Parliament, Old Supreme Court and New Supreme Court Building at Boat Quay in Singapore
Judge sides with government in first appeal against online correction notices but makes key procedural rulings
Singapore’s High Court has ruled that the burden of proof in appeals against the city state’s controversial fake news law should lie with the government.
However, in the first court judgment since the controversial law was introduced, Justice Ang Cheng Hock decided the government need only prove false online statements were made ‘on the balance of probabilities’ as opposed to ‘beyond reasonable doubt’.
The Protection from Online Falsehoods and Manipulation Act (POFMA) came into force in November and empowers the government to require websites to add ‘correction notices’ to posts the authorities maintain contain ‘false statements of fact’.
The highly charged case involved three correction notices imposed on the opposition SDP party, two of which were placed on Facebook posts.
The judge sided with the government, ruling the SDP had incorrectly claimed the retrenchment of local Singaporean professionals, managers, executives and technicians was going up.
However, the ruling’s longer-term significance will rest with the judge’s interpretation of the act in relation to both the burden and standard of proof during appeals.
Although the act allows for appeals against correction notices to be heard by the High Court, the judge noted ‘POFMA does not specify which party bears the burden of proof’ while ‘there is also nothing in the parliamentary debates which sheds light on this issue’.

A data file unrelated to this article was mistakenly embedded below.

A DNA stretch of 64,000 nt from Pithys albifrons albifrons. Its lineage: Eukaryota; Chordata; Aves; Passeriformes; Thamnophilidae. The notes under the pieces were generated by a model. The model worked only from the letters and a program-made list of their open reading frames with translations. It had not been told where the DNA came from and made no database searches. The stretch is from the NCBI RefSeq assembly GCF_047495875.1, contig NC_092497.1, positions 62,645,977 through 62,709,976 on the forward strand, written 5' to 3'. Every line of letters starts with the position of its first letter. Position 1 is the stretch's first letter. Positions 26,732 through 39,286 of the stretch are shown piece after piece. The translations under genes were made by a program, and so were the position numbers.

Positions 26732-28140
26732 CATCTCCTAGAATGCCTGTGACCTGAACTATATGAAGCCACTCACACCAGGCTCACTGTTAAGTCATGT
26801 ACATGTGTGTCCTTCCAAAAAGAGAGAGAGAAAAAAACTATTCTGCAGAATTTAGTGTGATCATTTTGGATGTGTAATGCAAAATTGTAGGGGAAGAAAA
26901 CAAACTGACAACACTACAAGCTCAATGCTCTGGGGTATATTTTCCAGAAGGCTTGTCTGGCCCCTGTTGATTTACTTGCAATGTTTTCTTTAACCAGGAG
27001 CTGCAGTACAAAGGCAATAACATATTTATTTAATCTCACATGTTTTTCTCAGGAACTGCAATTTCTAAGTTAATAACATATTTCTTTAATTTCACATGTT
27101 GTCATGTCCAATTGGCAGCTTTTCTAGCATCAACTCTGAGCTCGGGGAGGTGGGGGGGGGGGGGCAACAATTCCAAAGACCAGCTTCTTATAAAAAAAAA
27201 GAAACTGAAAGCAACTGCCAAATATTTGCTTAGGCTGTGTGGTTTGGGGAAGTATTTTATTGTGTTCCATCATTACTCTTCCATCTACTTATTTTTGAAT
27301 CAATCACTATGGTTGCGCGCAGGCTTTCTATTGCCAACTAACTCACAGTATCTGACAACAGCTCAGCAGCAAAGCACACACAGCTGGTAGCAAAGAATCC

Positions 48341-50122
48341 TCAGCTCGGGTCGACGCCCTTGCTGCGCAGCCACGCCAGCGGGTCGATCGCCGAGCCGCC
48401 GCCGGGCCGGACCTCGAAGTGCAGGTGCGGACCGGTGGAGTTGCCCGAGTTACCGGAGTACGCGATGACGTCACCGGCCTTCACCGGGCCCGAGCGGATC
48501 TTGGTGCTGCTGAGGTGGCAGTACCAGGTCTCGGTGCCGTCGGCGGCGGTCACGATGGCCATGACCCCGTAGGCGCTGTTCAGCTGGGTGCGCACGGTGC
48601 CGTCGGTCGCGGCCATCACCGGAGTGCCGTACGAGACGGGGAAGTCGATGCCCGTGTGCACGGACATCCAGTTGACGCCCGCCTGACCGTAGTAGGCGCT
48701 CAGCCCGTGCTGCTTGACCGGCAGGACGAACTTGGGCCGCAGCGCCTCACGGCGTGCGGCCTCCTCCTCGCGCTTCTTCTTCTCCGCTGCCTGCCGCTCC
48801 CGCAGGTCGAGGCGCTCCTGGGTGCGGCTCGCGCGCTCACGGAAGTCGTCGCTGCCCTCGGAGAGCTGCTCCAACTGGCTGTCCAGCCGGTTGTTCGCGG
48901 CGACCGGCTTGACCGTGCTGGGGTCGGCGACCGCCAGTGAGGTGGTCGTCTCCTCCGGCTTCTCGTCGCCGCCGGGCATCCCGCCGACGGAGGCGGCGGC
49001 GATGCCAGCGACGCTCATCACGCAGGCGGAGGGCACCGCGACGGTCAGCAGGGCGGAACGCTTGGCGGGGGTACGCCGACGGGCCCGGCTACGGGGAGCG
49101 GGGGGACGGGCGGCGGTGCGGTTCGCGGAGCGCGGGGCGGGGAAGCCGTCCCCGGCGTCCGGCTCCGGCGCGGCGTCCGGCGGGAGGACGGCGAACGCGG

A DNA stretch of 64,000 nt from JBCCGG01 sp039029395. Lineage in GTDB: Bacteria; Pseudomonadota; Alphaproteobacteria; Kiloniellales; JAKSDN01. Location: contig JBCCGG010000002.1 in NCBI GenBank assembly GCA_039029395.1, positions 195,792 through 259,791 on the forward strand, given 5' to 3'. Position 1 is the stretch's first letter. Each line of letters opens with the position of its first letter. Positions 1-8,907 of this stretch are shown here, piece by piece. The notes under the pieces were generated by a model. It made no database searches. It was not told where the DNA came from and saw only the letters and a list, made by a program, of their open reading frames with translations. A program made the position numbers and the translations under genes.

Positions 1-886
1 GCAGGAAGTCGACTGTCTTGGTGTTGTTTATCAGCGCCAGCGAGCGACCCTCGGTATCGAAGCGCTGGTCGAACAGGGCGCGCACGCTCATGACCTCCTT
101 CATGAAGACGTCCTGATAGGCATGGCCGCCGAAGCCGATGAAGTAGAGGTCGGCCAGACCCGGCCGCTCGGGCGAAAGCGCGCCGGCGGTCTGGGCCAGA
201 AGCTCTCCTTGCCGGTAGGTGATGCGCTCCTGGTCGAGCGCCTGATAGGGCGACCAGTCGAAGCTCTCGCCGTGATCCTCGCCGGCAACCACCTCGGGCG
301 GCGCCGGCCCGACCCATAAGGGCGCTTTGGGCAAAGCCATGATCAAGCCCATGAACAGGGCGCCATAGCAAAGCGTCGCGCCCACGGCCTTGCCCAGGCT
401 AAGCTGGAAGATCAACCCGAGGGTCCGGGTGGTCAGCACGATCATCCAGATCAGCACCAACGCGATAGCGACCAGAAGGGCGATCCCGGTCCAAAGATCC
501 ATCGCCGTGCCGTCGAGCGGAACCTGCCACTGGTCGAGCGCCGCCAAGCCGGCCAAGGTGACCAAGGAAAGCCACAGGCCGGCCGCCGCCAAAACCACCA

The government, represented by Deputy Attorney-General Hri Kumar Nair, had argued it was for the appellant to prove the alleged falsehood was true.
Citing the constitutional right to freedom of speech, Judge Hock ruled that the government had to ‘prove that facts warranting the curtailment of the appellant’s rights exist, that is, that a false statement of fact has been made’.
He added that if the appellant had to prove the contested fact, ‘it would mean that the minister would succeed in a situation where neither party provides any evidence of truth or falsity simply and solely because of the minister’s own earlier decision to cause the issuance of a correction direction’.
Finally, the judge ruled he was not satisfied that parliament had intended the appellant to bear the burden of proof.
‘There is a clear information asymmetry between the minister on one hand, and the maker of a statement being challenged under POFMA on the other,’ he said in the judgment. 'Unlike the minister, who is able to rely on the machinery of state to procure the relevant evidence of falsity, the maker of a statement often has to contend with far more limited resources.
‘For a statement-maker, who may be an individual, to bear the burden of proof would put him in an invidious position.'
However, the judge went on to side with the government on the burden of proof required, arguing that the criminal burden of proof was not appropriate.
In a statement, the SDP said it was ‘very disappointed’ by the ruling and was considering an appeal.
POFMA was passed into law May 2019 amid fears that it could curb freedom of speech and stifle innovation and academic research.
It criminalises the communication of false statements of fact in some circumstance with individuals facing fines of up to $50,000 and five years in prison.
Companies face fines of up to $500,000, which can be more severe if bots or fake accounts are used to disseminate false statements.
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